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Association of FOXP2 genetic markers with Procedural Learning and Language

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Association of FOXP2 genetic markers with Procedural Learning and Language

J. B. Tomblin1, M. H. Christiansen2, J. B. Bjork3, S.K. Iyengar4, J.M. Murray3. 1) Dept Speech Pathology and Audiology, U of Iowa, 2) Dept Psychology, Cornell University; 3) Dept Pediatrics, U of Iowa; 4) Dept Epidemiology and Biostatistics, Case Western Reserve University

  • Introduction
  • Statistical learning of sequential relationships has emerged as a paradigm for studying general-purpose learning systems potentially subserving language development.
  • Procedural learning may serve as an important neurocognitive basis of this statistical learning, particularly with respect to grammar.
  • An association between procedural learning and grammar has also been proposed for FOXP2-related language problems. Members of the KE family with a R553H FOXP2 mutation have poor language abilities, especially within grammar. The presence of motor planning difficulties in these individuals and evidence of abnormal basal ganglia support the hypothesis that procedural learning deficits may be an underlying causal factor.
  • The serial reaction time (SRT) task has often been used to measure procedural learning.


Table 1. Tests of genotype effects

For intercept and learning rate

across 6 SNPs

The reaction-time data were analyzed using multilevel statistical modeling (growth-curve analysis) to test for differences in learning rates during the patterned trials as a function of the participant’s genotype at each SNP locus. A significant association was found between variance in SNP genotype and SRT learning rate for SNPs rs1916988 (CC/TT, p<.0004) and rs7785701 (CC/GG, p< .018) (also see Table 1 and Figure 4). One other SNP (rs1005958) approached significance (p=.053). Individuals with the CC genotype at the rs1916988 SNP were generally slower than the other two phenotypes but also showed a significant negative quadratic feature characterized by an initial slowing followed by gains in performance. A similar, but less pronounced, pattern was found for rs7785701.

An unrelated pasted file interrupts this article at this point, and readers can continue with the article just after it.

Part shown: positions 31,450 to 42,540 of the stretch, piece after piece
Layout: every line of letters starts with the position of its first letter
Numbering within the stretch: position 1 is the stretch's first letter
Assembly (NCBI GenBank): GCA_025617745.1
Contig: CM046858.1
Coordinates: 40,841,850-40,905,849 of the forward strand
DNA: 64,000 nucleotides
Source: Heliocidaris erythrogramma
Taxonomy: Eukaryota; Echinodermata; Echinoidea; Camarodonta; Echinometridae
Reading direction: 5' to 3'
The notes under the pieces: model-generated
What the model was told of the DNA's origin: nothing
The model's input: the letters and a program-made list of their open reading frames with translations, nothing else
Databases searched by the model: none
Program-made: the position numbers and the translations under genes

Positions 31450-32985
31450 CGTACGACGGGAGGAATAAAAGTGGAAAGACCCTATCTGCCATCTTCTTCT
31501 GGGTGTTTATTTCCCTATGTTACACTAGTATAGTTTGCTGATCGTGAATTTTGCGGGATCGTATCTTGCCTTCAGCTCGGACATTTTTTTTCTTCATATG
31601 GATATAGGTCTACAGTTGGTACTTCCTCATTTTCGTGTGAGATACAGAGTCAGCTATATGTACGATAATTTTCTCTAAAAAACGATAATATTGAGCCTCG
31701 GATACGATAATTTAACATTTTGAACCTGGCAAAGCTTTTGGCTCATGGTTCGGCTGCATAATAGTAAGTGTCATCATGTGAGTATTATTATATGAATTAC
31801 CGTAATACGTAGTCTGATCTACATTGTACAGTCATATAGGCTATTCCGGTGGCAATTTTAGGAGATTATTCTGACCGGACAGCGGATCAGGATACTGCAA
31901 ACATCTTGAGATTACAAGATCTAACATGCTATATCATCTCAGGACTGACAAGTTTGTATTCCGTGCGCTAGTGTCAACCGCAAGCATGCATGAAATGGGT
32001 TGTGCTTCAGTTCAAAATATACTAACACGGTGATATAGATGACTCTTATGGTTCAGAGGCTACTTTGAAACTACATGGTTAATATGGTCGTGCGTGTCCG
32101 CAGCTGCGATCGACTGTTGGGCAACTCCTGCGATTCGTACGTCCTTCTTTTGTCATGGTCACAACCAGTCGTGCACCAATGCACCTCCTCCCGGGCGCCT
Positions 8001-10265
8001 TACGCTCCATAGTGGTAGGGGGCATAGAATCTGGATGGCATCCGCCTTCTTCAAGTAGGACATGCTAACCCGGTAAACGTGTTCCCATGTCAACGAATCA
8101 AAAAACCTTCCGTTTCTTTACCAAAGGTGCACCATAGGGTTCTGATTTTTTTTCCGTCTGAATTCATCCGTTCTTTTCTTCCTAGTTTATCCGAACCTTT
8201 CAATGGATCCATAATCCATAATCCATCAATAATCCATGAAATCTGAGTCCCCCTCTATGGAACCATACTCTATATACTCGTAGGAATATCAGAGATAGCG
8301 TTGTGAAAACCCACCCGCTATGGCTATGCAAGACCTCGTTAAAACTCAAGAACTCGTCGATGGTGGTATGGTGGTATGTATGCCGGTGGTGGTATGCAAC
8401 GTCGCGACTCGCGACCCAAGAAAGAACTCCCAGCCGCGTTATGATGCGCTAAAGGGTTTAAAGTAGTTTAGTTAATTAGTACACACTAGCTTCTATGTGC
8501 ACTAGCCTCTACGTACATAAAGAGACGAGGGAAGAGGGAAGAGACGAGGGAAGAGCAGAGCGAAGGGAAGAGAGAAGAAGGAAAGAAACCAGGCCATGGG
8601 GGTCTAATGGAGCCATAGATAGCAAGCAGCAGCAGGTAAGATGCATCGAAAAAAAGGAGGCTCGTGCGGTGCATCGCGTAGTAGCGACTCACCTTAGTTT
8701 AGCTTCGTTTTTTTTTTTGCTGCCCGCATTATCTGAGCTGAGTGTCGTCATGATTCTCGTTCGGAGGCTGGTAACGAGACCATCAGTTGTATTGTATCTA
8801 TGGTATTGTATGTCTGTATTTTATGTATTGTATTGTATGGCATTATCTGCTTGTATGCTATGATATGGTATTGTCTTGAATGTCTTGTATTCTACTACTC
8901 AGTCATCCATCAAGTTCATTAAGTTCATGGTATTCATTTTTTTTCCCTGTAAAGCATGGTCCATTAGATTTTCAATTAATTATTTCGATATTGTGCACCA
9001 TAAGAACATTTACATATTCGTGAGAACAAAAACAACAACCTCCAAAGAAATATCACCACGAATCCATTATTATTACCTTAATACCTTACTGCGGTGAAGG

• Tomblin et al. (2007) has shown that individuals with SLI are slower at learning probabilistic sequences during a SRT learning task compared to normal language learners (NL). These results are shown in Figure 1. The SLI group presented a significant negative quadratic function, whereas the NL group showed a positive quadratic function.
  • Thus, poorer learning of sequential relations is associated with poor language learning.

Figure 1. Reaction times of adolescents with SLI and normal language controls (NL) in the pattern phase of an SRT task

Figure 4. Reaction times of adolescents during pattern trials on a SRT task grouped according to genotype at SNP rs9196988 (left panel) showing slower learning and a significant negative quadratic function for the members of the CC genotype group in contrast to the TT and TC genotype group. Similar learning differences were found for the GG and CG genotypes at SNP rs7785701 (right panel) where a negative quadratic learning function contrasted with the CC genotype group.

Question: Are individual differences in SRT learning associated with allelic variations in candidate SNPs within FOXP2?

  • Conclusions
  • SRT Learning